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Thread: Amiens Jail Raid/Operation Jericho

  1. #11
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    Default Re: Amiens Jail Raid/Operation Jericho

    I wonder why the name Jericho or to be eaxct JERICHO was chosen as the nname for this operation?

    Some of you may be laughing, but the name of an operation must not give any clue as to the location or any details as to the operation. Thats why random names are usedsuch as the invasion of Italy being called HUSKY. And operation names should always be in capitals.

  2. #12
    Senior Member Denis's Avatar
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    Default Re: Amiens Jail Raid/Operation Jericho

    You are spot on. 'Jericho', being as you say, too easy to work out. Air Commodore Ted Sismore DSO DFC AFC (Basil Embreys navigator) was involved in the Navigational planning for the raid, I seem to recall that when I spoke with him, he said that it wasnt called that at the time, or words to that effect.
    I am quite sure that the name was given to the Op not long after the raid.

  3. #13
    Senior Member PETERTHEEATER's Avatar
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    Default Re: Amiens Jail Raid/Operation Jericho

    Quote Originally Posted by canberra View Post
    I wonder why the name Jericho or to be eaxct JERICHO was chosen as the nname for this operation?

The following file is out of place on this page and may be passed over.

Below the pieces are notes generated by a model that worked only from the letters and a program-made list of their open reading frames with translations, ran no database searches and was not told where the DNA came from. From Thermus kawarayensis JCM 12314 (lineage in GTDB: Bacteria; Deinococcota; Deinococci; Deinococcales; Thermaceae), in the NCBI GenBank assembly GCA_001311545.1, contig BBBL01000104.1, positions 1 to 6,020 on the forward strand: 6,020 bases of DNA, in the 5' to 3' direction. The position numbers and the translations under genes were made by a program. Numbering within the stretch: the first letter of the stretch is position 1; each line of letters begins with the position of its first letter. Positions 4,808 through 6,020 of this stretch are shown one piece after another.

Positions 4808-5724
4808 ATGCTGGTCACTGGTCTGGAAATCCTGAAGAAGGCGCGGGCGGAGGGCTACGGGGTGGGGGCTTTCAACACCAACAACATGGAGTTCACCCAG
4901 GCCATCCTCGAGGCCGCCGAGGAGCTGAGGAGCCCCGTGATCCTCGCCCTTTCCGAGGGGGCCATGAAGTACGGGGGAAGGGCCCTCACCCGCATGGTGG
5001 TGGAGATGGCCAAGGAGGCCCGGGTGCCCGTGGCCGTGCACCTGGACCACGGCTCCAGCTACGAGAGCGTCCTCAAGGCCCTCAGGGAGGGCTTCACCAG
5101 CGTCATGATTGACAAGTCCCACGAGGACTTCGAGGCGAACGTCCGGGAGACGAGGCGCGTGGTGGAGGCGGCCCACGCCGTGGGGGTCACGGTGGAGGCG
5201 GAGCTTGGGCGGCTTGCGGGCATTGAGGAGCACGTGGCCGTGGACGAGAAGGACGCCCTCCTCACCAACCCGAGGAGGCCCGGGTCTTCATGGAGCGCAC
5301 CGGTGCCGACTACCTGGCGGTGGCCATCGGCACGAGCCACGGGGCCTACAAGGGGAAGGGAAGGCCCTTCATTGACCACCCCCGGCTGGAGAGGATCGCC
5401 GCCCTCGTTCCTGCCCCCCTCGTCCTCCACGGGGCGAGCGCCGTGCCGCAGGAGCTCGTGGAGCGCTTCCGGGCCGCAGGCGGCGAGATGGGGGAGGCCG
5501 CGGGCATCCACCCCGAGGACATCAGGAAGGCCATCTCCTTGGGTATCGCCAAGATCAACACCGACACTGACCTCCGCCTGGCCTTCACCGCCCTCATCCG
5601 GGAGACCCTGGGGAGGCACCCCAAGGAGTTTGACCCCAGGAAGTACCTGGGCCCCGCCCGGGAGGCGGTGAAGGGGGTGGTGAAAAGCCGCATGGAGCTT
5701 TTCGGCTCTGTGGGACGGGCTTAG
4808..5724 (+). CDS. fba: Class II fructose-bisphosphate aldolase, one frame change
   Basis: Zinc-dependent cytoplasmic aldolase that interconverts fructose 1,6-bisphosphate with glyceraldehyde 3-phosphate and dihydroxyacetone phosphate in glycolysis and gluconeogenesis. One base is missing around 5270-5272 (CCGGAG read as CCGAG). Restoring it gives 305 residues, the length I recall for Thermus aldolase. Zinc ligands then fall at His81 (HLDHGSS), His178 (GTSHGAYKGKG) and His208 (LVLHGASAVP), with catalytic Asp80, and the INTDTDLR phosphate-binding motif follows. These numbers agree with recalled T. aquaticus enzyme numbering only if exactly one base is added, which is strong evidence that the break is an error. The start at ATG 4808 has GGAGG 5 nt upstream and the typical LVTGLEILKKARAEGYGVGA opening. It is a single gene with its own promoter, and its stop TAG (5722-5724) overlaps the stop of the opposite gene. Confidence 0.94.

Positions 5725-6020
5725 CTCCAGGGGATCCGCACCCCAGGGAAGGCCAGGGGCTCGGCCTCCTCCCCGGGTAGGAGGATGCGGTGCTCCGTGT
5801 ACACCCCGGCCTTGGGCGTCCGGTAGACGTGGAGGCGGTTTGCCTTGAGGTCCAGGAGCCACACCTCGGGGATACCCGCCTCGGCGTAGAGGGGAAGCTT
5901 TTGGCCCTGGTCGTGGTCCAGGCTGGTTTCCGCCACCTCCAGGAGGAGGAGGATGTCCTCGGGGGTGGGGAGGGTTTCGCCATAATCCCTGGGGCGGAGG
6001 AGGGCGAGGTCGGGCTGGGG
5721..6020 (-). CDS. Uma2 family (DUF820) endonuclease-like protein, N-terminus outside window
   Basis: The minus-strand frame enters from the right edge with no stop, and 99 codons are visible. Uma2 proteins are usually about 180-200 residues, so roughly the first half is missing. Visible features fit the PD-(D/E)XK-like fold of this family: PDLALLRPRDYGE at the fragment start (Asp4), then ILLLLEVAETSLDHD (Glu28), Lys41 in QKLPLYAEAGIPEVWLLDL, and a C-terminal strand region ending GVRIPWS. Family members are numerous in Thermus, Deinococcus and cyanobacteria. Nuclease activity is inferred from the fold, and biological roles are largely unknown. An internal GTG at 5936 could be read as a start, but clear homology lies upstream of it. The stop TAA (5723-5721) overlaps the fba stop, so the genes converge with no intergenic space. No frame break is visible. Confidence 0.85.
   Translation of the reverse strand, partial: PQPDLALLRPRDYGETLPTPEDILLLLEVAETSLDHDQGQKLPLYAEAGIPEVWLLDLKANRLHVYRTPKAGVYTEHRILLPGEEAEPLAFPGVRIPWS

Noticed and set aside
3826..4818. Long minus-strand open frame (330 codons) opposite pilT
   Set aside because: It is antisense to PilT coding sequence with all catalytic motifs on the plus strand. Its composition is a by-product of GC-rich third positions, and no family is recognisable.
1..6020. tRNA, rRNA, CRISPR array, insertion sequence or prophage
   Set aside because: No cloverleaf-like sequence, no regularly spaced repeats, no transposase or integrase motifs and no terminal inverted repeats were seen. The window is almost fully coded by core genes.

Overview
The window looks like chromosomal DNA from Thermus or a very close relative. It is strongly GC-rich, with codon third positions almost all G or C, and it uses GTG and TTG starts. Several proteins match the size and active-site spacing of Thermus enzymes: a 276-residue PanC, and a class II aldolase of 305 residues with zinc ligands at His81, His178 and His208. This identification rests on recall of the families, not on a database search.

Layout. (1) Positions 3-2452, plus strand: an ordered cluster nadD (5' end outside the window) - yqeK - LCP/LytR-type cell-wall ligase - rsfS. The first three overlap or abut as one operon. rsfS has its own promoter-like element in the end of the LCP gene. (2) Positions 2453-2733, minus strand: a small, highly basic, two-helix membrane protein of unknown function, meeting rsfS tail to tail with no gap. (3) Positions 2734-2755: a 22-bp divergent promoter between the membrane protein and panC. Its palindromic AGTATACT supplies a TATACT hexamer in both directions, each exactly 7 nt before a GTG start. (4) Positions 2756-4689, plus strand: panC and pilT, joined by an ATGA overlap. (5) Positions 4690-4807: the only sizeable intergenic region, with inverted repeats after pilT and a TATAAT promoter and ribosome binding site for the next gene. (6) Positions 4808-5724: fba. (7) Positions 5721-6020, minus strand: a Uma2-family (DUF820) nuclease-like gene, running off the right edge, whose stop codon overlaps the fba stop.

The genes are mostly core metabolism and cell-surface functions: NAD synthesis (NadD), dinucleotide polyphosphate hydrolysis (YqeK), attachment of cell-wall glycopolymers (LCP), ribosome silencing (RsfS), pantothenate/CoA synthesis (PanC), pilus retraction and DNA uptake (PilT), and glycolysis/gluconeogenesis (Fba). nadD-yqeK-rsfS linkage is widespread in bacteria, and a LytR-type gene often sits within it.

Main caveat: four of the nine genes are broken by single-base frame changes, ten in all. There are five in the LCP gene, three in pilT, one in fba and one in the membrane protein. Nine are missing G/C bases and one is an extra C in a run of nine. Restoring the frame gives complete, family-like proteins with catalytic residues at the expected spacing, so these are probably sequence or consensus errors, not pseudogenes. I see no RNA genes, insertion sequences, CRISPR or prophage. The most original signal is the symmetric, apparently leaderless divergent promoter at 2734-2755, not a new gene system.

Some of you may be laughing, but the name of an operation must not give any clue as to the location or any details as to the operation. Thats why random names are usedsuch as the invasion of Italy being called HUSKY. And operation names should always be in capitals.
    It's all in the Holy Bible. The walls of the city of Jericho were blown down by a trumpet blast.

    In the Old Testament, in Joshua chapter 6, we have an account of the Israelites defeating the city of Jericho when they came into the Promised Land after wandering in the wilderness for 40 years. According to the biblical account, after the Israelites marched around the city once a day for six days, on the seventh day they encircled the city seven times. On the seventh time around, the priests blew the trumpets, the people shouted and the walls fell flat.

  4. #14
    OTBC Paul Francis's Avatar
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    Default Re: Amiens Jail Raid/Operation Jericho

    Interesting too, is the scaring deliberate, to show the breech, presumerbly the bricky could have disguised it if he wanted to. What has caused the dark line I wonder. It must be quite something to stand in front of that breech and think about what happended there all those years ago and the fact that all this originated in a raid from a small airfield only a couple of miles from where I'm sitting.

  5. #15
    Senior Member WiganMick59's Avatar
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    Default Re: Amiens Jail Raid/Operation Jericho

    Thats exactly what I thought as well Paul. I've driven past this place many times over the past 15 years on the way to the Somme, I always stopped to gaze at this rebuilt section and then, apart from last year, drive on, thinking of what happened all those years ago. I don't know what caused the dark line. I was a buyer for a building company for some years....mortar can be hard to match on a patch up job and I've forgotten the other reasons this may happen. All I know is that it's one of the strongest memorials I have ever seen. It never ceases to amaze me.